8. www.ClinicalTrials.gov. A phase II randomized, double-blind placebo controlled, study of letrozole with or without BYL719 or buparlisib, for the neoadjuvant treatment of postmenopausal women with hormone receptor-positive HER2-negative breast cancer. NCT01923168. Available at: https://www.clinicaltrials.gov/ct2/show/NCT01923168. Accessed March 10, 2015.
  9. www.ClinicalTrials.gov. A randomized, double-blind, placebo controlled, phase II/III study of BKM120 plus paclitaxel in patients with HER2 negative inoperable locally advanced or metastatic breast cancer, with or without PI3K pathway activation. NCT01572727. Available at: https://clinicaltrials.gov/ct2/show/NCT01572727. Accessed March 10, 2015.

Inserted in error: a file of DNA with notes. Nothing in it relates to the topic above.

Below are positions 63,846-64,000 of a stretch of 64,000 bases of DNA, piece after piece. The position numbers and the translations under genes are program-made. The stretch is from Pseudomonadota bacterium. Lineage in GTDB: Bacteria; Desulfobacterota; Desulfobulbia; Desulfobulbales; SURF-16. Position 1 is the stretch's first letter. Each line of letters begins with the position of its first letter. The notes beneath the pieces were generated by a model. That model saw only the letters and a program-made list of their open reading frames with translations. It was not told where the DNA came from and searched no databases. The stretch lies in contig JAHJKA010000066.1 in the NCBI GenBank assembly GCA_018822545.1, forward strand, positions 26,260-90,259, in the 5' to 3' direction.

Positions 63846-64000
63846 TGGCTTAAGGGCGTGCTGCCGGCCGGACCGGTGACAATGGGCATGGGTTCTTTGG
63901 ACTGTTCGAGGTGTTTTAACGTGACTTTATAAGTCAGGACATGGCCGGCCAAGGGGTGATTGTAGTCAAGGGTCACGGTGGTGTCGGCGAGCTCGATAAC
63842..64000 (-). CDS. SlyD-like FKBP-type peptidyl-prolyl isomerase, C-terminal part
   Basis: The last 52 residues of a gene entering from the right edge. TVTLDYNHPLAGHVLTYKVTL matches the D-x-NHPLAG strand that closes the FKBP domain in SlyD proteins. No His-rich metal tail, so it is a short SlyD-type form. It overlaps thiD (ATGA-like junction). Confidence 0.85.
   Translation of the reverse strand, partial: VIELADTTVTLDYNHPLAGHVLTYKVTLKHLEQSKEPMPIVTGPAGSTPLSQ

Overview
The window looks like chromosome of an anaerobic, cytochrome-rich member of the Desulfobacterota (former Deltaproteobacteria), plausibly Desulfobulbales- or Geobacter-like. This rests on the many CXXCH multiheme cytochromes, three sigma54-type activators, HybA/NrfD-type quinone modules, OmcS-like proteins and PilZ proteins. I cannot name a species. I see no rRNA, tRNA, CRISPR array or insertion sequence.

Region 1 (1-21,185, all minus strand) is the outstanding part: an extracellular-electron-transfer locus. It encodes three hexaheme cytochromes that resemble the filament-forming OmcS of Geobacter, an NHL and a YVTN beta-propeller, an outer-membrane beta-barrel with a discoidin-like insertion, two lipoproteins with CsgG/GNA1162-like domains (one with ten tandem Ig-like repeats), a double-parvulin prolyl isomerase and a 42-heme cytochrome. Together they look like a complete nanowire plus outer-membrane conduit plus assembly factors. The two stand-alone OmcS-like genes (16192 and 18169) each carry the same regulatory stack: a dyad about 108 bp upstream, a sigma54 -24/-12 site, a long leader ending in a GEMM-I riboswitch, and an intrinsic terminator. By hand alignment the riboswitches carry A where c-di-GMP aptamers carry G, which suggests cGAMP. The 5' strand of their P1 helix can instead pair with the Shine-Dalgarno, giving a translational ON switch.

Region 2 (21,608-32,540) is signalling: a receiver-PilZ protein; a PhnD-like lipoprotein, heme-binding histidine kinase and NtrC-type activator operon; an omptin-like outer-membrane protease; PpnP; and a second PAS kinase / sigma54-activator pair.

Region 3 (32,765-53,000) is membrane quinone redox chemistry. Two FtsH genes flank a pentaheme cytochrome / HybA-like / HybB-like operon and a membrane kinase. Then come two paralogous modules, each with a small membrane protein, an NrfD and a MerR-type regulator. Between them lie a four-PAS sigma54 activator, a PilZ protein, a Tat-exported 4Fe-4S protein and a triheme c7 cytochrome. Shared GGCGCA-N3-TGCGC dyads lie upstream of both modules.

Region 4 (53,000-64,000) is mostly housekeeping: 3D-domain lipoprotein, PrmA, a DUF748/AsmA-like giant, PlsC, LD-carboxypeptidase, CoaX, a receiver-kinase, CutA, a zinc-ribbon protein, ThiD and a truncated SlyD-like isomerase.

10. www.ClinicalTrials.gov. A phase III, double-blind, placebo controlled, randomized study of taselisib plus fulvestrant versus placebo plus fulvestrant in postmenopausal women with estrogen receptor-positive and HER2-negative locally advance or metastatic breast cancer who have disease recurrence or progression during or after aromatase inhibitor therapy. NCT02340221. Available at: https://clinicaltrials.gov/ct2/show/NCT02340221. Accessed March 10, 2015.
  11. www.ClinicalTrials.gov. A phase III randomized trial of metformin versus placebo on recurrence and survival in early stage breast cancer. NCT01101438. Available at: https://clinicaltrials.gov/ct2/show/study/NCT01101438. Accessed March 10, 2015.